“We want to bring the strong to their senses, not to their knees” Testimony by Barbara Hasan on May 6

May 6, 2019: City Commission Meeting

My name is Barbara Hasan. I am one of the contributors to the Resolution to support Human Rights for Israelis and Palestinians by ending U.S. military aid to Israel.

I visited Palestine/Israel in 2015.

I would ask that we begin to re-frame our view of the Palestinians as a deadly threat to the existence of the state of Israel and instead begin to view them as resisters to injustice; and as a people who deserve their human rights, as do all people everywhere. It therefore follows that we do not need to send Israel more aid to buy more weapons because a huge existential and military power imbalance already exists.  Let me go back for a minute to the issue of human rights with a few quotes:

In a publication I receive called “The Link,” a Jewish woman, Dorothy Zellner states, “I could not work to make sure that Black people in MS had the right to vote and then turn around and be supportive of Israel, where every citizen does not have equal rights before the law.”

Mark Braverman, a Jewish writer says, “the role of occupier is leading Israel down a road of political disaster….and has produced one of the most systematic and long-standing violations of human rights in the world today.”

Barbara Lubin, a Jewish woman who was tear gassed inside a Palestinian home in the W. bank in 1988 during the First Intifada became an activist for Palestinian children’s rights; and later on, in 2009, founded the Maia Project , a water purification system in Gaza to try and circumvent the IDF (Israeli Defense Force) policy of bombing water treatment plants there.

Another reason for the ineffectiveness of sending more military aid to Israel is because all of the Palestinian leadership we met on our trip there are practitioners of non-violence, a movement that happened here, in the U.S., during the Civil Rights Era.

Palestinian massive resistance, mainly non-violent, started in Dec, 1987.

There was throwing back identity cards, tax resistance, starting underground schools and victory gardens.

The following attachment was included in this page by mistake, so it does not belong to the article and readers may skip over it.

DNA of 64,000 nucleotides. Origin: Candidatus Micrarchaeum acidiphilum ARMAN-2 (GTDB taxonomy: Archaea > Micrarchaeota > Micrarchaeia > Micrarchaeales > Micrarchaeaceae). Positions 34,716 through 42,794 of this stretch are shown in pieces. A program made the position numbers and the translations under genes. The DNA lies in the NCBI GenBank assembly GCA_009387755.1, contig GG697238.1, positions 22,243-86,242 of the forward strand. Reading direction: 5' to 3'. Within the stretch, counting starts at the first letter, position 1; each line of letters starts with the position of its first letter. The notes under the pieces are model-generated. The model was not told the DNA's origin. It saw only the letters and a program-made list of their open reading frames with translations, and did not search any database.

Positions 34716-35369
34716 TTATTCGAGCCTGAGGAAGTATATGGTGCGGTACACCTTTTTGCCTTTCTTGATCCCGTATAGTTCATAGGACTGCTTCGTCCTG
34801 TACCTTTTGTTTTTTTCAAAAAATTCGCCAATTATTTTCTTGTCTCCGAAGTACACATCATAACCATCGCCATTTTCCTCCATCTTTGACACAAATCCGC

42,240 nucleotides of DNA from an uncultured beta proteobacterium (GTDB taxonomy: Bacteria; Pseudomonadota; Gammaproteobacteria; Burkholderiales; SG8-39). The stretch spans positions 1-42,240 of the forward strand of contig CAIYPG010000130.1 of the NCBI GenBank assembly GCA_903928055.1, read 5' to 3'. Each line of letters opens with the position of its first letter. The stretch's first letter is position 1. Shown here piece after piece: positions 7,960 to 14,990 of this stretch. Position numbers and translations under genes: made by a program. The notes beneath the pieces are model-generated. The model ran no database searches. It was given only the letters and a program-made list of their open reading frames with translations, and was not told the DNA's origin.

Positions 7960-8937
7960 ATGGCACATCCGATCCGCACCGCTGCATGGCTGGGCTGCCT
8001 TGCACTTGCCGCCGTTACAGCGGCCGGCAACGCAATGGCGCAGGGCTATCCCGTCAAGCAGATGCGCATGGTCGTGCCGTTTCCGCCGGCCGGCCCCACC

We met Emad Burnet, producer of the film “Five Broken Cameras.” He holds weekly demonstrations in his village. His friend, Basem, was killed there, his son was shot, and a lawyer from B’TSelem, an Israeli human rights organization, was shot while demonstrating with him. Emad showed us tear gas weapons stamped Ohio and Jamestown and Pittsburgh, PA. We met up with a Cat, a Caterpillar along the road. They are used to uproot Palestinian olive trees and bulldoze Palestinian homes.

Of course, other U.S. companies profit from the colonization project of Palestine as well.

We also met Daoud Nassar, at his Tent of Nations, who keeps an international presence on his land at all times as he is surrounded by Settlements; His farm is under constant surveillance by the IDF. Daoud lived in Europe for a time but came back in 1991 when Israel declared that his farm was state land and “had no owner.” Daoud, in fact, has the deed to his 100-acre property. He pays taxes, but has no running water and no electricity. All his requests for building permits are denied.  They collect tiles from the garbage for building. They have built structures underground. There are seven caves on his property.  He installed solar power. They collect rainwater. He said: “We will not be victims or wait for a political hero. We will not hate. We believe in resistance. We believe in justice. We believe in ourselves.”

We met with Omar Barghouti, one of the founders of BDS (Boycott, Divestment and Sanctions). BDS is a non-violent human rights movement begun in July 2005. It is now seen by the Israeli government as a strategic threat. He said: “We do not want charity. We want people to not be complicit in the oppression. Occupation is wrong under international law. We reject all forms of racism.”

We met with Archbishop Elias Chacour in Ibillin, near Nazareth, in the north of Israel. He went to court 37 times and spent 6 years trying to get a permit to build a gymnasium for youth. He began inviting Jewish children to their summer camp in 1999, and it worked for a time, but now it has reverted back to a Muslim only school.

We met Zoughbi Zoughbi, head of the Wi’am Conflict Resolution Center in Bethlehem. It is also a children’s school and cultural center. He told us: “Israel is now giving only half the water they gave before. We get less than you need as a human. 85% of water goes to the Settlers. 600 physicians have left the W. Bank. 700 children under the age of 16 are arrested each year. They are waterboarded. But we have a summer camp. We treat PTSD. We will be steadfast, not violent, but resistant. Dwelling in victimhood is suicidal. We try to transform the garbage of our anger by planting flowers, doing art, music, and dance. We want to bring the strong to their senses, not to their knees.”